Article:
Good parenting starts with a good Will

No responsible parent would take their family to sea without first making sure that there are some basic safety precautions in place first.

I imagine you’d want some lifejackets, a radio and few flares at the very least.So it’s very puzzling when we see quite how many people set out on the biggest adventure of them all – and I’m talking about raising a family here – by entrusting their fate to prevailing winds and currents, with little thought given to what should happen in an emergency.

You wouldn’t have very much respect for a sea captain whose attitude to safety is whistling in the wind and hoping for the best.

So why do so many people attempt to raise their families in the same way?

The fact is that every family with children or dependents under 18 – regardless of the size of their assets - should have a watertight Will in place that expresses their preferences for guardianship in the event of their children becoming orphaned.

This ensures that, if the worst comes to the worst, your children will be looked after in accordance with your wishes, with the help of people chosen by you and your partner.

The alternative is to entrust their future care to social services and the legal system.If you think that sounds like a scare tactic, well, in all honesty it is. You should be scared.

Scared enough to pull your finger out and do something about it anyway.

No-one wants to sit down with their partner and have the conversation that entails thinking about such horrors.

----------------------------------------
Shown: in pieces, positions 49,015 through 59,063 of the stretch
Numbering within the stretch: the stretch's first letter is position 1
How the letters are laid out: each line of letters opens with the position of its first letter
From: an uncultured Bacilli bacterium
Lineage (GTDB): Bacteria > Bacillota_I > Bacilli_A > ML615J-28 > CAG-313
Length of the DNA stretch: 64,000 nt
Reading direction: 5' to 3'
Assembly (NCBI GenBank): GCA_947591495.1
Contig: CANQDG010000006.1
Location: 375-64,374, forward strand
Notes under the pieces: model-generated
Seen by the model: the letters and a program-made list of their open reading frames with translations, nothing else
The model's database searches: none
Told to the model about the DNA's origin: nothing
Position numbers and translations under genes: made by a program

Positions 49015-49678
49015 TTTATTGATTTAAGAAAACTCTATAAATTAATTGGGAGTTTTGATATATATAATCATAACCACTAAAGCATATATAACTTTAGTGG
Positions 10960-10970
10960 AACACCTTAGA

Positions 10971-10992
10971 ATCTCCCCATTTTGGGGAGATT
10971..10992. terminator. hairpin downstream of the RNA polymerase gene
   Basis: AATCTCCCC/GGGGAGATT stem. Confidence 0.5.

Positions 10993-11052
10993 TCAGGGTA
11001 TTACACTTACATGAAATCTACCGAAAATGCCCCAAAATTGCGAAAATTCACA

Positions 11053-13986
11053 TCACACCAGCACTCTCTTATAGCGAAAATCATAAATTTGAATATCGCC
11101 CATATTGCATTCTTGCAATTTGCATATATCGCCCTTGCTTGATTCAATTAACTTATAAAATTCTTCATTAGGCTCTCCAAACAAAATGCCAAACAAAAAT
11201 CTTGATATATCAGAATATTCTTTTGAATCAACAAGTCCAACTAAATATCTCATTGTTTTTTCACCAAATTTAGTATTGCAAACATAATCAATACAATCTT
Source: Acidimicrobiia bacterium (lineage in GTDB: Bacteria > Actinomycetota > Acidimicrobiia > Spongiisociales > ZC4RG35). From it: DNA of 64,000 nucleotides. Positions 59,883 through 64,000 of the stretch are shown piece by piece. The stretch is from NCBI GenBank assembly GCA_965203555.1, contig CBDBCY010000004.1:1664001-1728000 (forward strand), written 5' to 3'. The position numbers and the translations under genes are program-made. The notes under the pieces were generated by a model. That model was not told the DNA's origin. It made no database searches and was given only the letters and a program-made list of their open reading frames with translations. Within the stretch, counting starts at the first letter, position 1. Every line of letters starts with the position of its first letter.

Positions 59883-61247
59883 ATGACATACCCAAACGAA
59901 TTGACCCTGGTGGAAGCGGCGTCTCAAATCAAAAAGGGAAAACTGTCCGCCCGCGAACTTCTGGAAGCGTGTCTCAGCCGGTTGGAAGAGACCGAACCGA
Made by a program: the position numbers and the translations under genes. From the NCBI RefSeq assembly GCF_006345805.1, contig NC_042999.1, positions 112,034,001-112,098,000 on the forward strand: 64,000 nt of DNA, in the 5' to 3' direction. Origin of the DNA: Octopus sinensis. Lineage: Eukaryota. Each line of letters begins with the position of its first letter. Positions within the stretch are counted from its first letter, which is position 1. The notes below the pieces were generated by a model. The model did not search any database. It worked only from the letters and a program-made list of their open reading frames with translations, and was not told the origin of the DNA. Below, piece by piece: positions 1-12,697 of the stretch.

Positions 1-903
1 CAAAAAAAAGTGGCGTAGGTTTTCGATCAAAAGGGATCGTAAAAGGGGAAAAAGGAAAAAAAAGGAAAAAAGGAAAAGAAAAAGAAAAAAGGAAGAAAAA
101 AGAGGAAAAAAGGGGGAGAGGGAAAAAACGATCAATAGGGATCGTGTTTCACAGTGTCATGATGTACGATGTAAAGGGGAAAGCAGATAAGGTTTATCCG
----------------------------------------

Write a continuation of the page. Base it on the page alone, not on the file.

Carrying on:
It’s far easier to brush it under the carpet and hope for the best. I’m speaking from personal experience.

It can be awkward and difficult; you may not both share the same opinion. It can force you to confront personal issues that could otherwise be left alone to fester in a dark corner somewhere.

For example, the most common one we find is when one person thinks that the others chosen guardian – a parent or sibling perhaps - would not make such an ideal choice.

Normally that’s a controversial opinion you can keep to yourself. Now you’re going to have to come out and say so, or sign a legal document expressing the opposite opinion. Pretty tough, isn’t it?

But we all know that issues like this – as awkward as they are – don’t really compare to the peace of mind that comes from knowing that everything will be handled as you wish, should anything go wrong.

That’s why it’s so important to sit down together and make sure it gets done.Many people believe that a Will is not something they need, either because they don’t own property or have enough money to make it worthwhile.

Others know they need a Will and think about it from time to time but constantly put off doing anything about it.

You can choose to be one the 67% of people in the UK, floating about on the waves, thinking that storms only break over other people’s boats.

But let’s be honest, if you have children, is that really a responsible way to navigate your family through life?